Good Corporate Governance, Bad Results In Latest Crash

Companies with potentially unscrupulous dealing and a lack of transparency have gotten slammed in this decline. But exemplars of good governance don’t exactly have much to show for themselves. In theory, things like good internal controls, an accountable board and an aversion towards poison pills should be good for shareholders (again, in theory). Law prof Jeff Lipshaw looked at the top 30 best-governed companies compiled by the IR Global Ranking, which uses these standards. How’d they do over the last year (conveniently from the market’s peak to its nadir)? Here’s the numbers and how they match up:

Decline in “good governance” portfolio: 50%

Decline in S&P500 Index Fund 42%

Decline in NYSE Composite Index Fund 43%

Decline in Dow Jones Industrial Average 39%

Not good.

You can quibble with the size of the data set, the timeframe and his methodolgy (he assumed by just one share of each company, rather than some type of market cap weighting). And of course, past returns are no guarantee of future results.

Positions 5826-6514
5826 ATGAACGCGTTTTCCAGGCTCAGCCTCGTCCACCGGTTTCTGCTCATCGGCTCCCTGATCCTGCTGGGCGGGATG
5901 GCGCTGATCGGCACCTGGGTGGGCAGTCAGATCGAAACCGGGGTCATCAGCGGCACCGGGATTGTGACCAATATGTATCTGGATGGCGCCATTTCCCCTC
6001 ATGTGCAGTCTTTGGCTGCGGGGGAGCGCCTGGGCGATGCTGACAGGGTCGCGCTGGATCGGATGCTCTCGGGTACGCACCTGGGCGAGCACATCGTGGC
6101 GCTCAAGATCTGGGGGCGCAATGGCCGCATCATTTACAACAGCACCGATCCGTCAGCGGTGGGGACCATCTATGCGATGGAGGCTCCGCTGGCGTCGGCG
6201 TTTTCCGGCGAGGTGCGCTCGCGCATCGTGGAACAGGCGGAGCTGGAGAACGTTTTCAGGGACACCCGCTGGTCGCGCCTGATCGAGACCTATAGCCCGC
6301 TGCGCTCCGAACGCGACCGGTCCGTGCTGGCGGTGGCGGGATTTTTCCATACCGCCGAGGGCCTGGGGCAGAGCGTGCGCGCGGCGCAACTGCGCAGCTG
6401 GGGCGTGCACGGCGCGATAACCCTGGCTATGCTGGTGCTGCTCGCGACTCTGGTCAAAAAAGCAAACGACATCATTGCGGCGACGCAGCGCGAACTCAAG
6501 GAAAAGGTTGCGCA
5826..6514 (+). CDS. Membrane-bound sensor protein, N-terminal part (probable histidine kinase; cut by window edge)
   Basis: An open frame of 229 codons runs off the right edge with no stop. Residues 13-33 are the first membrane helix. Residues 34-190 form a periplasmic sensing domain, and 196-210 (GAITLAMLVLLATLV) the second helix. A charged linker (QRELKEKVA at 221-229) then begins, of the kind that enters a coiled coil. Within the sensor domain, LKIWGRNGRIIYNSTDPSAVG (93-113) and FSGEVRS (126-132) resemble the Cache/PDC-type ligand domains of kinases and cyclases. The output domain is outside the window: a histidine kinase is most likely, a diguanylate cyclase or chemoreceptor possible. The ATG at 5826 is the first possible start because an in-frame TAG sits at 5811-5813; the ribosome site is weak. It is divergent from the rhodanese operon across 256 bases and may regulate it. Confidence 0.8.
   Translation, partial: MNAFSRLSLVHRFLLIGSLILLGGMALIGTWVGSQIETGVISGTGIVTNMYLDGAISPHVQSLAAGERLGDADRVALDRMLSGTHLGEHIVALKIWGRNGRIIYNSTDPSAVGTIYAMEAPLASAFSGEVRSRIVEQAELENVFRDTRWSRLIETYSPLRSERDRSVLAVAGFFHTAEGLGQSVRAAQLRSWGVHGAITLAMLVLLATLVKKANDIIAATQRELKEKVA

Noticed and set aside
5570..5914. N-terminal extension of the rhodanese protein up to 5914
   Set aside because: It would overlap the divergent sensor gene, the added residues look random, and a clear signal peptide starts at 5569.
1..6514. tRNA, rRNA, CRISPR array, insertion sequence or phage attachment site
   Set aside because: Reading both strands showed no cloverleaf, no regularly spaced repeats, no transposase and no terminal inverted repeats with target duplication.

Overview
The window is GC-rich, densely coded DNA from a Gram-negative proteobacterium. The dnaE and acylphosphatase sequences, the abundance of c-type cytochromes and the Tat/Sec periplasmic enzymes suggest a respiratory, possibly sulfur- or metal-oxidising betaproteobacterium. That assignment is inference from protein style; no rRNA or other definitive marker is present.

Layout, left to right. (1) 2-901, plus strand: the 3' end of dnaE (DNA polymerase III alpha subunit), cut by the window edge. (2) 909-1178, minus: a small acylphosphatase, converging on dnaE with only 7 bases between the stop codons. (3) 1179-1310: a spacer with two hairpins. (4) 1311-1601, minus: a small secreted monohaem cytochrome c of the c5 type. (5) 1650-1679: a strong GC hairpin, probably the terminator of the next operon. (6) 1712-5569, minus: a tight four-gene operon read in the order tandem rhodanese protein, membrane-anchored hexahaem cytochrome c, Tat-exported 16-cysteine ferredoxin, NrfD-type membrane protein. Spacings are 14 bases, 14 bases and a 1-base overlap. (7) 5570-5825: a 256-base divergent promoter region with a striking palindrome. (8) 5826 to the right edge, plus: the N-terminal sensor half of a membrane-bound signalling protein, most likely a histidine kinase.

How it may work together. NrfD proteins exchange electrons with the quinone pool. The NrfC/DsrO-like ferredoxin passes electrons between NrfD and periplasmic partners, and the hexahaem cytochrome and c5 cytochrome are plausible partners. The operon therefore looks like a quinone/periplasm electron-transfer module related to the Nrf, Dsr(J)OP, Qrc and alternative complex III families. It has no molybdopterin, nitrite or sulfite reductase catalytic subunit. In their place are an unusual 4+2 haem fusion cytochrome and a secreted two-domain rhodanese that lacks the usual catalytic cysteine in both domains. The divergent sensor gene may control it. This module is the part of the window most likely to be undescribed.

There’s one other thing to consider here. Take a look at the top 30 companies: Nexen, Royal Philips, Telekom Austria, Bayer, Infosys, Procter & Gamble, Deutsche Post, Satyam, Total, GE, Totvs, Norsk Hydro, ICICI Bank, Banco BPI, Wachovia (!), Bursa Malaysia, Global Payments, Kotak Mahindra Bank, JDS Uniphase, Perdigao, Deutsche Telekom, Life Time Fitness, Grasim, BASF, Indra, Pengrowth, Masisa, IC RUSS-INVEST, Hysan, ICA.

Besides the obvious sore thumb, Wachovia, that’s a pretty motley collection of stocks there (JDS Uniphase, Kotak Mahindra Bank?). Focusing heavily on these rankings leads you into a pretty bizarre collection of companies.

(via Larry Ribstein)

NOW WATCH: Money & Markets videos

Want to read a more in-depth view on the trends influencing Australian business and the global economy? BI / Research is designed to help executives and industry leaders understand the major challenges and opportunities for industry, technology, strategy and the economy in the future. Sign up for free at research.businessinsider.com.au.